Cannabis is believed to impact pain by interacting with the endocannabinoid system (ECS), which is present in your central nervous system, organs, blood vessels, brain, and many other areas of your body from head to toe. When you experience pain, your body produces endocannabinoids which rush to the area of your body experiencing pain and help to calm it down. However, your body only produces so many endocannabinoids; they are used, recycled, and put back out into your body as needed. Phytocannabinoids — the cannabinoids found in plants like cannabis — behave similarly to endocannabinoids, so when you consume cannabis, more pain dampening molecules are introduced to the endocannabinoid system.

Pain works by sending signals from your tissues to your nerves, then to your spinal cord, and finally to your brain. This process is dependent on neurotransmitters that pass the signal from cell to cell. Once the signal is detected as a pain signal, your body activates your sympathetic nervous system — all before your brain realizes what’s going on. Endocannabinoids, which operate independently of your brain and spine, automatically reduce pain signals released between nerve cells, “dampening” how your brain responds to the pain. In response, nerve cells instruct the nerves to stop releasing signals, a process called reverse signalling.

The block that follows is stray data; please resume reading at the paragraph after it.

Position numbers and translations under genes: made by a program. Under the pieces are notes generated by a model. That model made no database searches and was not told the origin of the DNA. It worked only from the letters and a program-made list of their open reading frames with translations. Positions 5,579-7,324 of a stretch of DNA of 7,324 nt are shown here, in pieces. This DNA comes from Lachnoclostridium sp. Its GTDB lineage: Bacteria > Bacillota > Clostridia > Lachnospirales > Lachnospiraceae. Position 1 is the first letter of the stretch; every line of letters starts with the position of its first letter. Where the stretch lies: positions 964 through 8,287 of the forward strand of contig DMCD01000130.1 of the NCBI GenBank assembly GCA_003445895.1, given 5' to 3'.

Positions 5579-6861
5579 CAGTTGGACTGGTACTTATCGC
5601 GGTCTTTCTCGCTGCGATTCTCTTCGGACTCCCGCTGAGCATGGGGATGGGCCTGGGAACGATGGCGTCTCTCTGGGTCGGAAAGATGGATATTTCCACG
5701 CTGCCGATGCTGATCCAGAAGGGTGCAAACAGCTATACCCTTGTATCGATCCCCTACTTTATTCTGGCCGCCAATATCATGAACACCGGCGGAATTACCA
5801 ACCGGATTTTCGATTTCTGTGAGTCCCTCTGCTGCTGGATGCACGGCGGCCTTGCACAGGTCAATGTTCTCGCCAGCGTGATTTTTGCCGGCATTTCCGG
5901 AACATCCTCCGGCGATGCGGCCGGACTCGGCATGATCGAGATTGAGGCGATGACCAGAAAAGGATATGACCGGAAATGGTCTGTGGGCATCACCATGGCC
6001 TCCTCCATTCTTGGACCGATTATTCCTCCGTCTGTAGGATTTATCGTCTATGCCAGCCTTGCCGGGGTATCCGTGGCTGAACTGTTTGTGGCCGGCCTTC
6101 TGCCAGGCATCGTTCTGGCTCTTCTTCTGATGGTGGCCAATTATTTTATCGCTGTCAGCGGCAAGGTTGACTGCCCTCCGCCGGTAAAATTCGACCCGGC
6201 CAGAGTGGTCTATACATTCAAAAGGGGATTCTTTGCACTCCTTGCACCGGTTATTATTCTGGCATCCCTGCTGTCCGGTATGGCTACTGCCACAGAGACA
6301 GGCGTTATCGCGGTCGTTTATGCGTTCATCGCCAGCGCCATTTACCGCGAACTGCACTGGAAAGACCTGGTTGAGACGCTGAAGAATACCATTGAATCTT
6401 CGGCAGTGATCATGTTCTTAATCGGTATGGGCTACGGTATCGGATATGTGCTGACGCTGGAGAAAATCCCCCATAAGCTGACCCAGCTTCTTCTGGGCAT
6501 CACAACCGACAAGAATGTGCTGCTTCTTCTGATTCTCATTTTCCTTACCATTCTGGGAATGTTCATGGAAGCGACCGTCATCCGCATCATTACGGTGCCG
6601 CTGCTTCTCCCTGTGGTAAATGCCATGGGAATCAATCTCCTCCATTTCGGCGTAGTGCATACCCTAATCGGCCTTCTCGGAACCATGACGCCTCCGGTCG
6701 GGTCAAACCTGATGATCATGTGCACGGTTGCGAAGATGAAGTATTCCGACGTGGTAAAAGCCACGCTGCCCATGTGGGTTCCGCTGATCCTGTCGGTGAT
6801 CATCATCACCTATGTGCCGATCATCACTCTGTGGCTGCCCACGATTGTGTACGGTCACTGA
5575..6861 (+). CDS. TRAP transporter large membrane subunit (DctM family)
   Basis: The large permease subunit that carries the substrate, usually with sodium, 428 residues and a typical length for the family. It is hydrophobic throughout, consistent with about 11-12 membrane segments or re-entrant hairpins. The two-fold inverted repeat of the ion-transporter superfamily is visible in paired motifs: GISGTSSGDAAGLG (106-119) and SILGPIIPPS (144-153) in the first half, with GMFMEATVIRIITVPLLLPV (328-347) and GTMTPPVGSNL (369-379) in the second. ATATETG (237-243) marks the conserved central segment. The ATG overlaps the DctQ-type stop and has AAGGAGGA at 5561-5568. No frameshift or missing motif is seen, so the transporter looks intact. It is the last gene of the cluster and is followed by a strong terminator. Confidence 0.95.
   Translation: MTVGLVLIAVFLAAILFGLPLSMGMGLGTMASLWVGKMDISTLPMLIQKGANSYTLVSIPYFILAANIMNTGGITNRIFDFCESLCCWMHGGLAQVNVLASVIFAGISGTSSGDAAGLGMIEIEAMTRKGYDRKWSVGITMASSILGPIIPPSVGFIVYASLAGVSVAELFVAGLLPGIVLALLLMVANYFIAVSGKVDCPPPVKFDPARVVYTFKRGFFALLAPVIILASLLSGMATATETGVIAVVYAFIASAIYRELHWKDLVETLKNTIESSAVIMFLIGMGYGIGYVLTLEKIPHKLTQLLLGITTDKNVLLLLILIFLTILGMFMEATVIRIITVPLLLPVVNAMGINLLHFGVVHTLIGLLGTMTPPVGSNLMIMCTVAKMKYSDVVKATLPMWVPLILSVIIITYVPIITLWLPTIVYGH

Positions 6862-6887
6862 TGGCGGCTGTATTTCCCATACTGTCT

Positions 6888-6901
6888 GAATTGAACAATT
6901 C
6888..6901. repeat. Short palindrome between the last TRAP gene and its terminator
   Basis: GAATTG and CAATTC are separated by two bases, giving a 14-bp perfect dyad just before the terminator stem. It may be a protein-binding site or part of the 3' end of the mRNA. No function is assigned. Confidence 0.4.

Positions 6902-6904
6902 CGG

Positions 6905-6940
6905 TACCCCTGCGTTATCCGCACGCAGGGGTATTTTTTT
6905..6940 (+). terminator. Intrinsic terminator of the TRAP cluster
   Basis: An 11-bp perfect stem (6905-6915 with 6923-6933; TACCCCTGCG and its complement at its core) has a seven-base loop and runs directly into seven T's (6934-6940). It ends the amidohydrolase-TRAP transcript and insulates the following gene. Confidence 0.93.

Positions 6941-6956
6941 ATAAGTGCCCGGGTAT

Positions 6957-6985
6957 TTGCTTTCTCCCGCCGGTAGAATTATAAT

Cannabis helps pain in two important ways: it has a direct impact on the source of the pain, and it can help distract from the pain. Cannabidiol (CBD), found in abundance in cannabis, has been observed to reduce inflammation(4), a major cause of pain. Cannabis can also impact your brain’s perception of pain, providing those who experience round-the-clock pain with some much-needed physical and mental relief.